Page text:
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Why Apple, Amazon, & Others Are Banning Employee Use Of Generative AI Like ChatGPT

While AI shows a lot of promise, it has also caused a lot of concern over recent months. Part of that concern relates to its ability to fill certain roles currently occupied by humans, as well as its potential to leave large sections of society out of work as a result. Articles have suggested everyone from writers to musicians to general office workers may be working with large language model-based bots in the near future. There is a second school of thought that sees AI as more of a tool than a straight replacement. Workers may be able to use the technology to cut out repetitive tasks from their day and become more productive as a result.

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According to The Wall Street Journal, major companies including Apple, Amazon, JP Morgan Chase, and Verizon are restricting employee use of this emerging technology during their workday. Some of the bans, including Apple and Amazon’s, reportedly aren’t focused on AI in general but instead specifically target OpenAI’s ChatGPT — with the companies preferring their staff use in-house AI tools instead. 

The decision comes after other leading voices in tech have spoken out against the emerging technology. One of the neural network concept’s pioneers, Dr. Geoffrey Hinton, recently expressed regret about his substantial contributions to the technology’s development. Other notable names in tech, including Elon Musk and Steve Wozniak, have called for a pause on AI research until lawmakers can put legal safeguards in place. But big companies seem to be restricting employee access for other reasons.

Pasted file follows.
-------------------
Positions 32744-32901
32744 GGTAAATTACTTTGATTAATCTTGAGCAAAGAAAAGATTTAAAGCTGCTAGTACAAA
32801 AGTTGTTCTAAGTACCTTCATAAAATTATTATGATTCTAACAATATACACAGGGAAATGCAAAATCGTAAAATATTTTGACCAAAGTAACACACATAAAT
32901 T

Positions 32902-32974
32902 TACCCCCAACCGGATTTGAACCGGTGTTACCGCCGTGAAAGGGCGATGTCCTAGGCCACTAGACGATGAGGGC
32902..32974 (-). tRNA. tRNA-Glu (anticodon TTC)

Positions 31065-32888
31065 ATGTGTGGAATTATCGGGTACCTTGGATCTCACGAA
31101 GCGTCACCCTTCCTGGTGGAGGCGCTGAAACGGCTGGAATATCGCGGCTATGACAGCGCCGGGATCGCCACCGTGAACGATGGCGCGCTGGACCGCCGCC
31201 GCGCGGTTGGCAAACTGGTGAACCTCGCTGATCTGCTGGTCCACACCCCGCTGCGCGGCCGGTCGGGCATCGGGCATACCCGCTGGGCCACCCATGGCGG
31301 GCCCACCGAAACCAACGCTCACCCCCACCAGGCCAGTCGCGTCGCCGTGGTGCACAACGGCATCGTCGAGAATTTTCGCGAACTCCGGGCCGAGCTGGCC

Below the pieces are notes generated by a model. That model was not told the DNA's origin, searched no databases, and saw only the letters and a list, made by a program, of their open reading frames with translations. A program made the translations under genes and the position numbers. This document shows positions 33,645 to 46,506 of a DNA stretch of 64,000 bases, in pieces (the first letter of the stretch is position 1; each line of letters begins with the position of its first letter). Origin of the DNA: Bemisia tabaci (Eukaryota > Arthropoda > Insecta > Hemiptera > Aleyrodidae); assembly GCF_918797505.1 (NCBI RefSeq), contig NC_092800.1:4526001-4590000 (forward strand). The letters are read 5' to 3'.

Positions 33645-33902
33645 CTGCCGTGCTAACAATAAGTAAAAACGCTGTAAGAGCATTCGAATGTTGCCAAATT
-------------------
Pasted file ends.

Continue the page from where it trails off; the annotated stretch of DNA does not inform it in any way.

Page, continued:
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The Companies Aren’t Restricting AI Out Of Concern For Their Employees

While some people seem to worry about the damage AI could do to humanity as a whole, many big tech firms are more concerned about what these external platforms could do with their sensitive data. OpenAI is closely partnered with Microsoft and it makes sense that the company’s closest rivals would be extra cautious with its products. Reportedly, employees were using the model to streamline a variety of tasks, including writing emails and producing reams of code. Apple has notoriously tight security, and would likely prefer it if its customer data and classified product info are not being entered into a program a close rival is actively invested in.

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Likewise, Samsung is one of the companies that has banned the use of external generative AI in its workforce, doing so after discovering that some employees had shared “sensitive code” with the platform, according to Bloomberg. That report alleges based on a leaked internal memo that Samsung was concerned about its data being stored on a third-party server outside of its own control.

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It is worth noting that OpenAI recently added additional privacy options. Users can now turn off their chat histories and demand their entries aren’t used to train the language model. However, enabling these options doesn’t make your data 100% private. OpenAI claims is it still monitoring all chats “for abuse.” It’s unclear what this means exactly, but it likely refers to messages that may break the rules, which are the ones that quickly turn orange or red. Similarly, all of the data is still kept on file for 30 days before being deleted.

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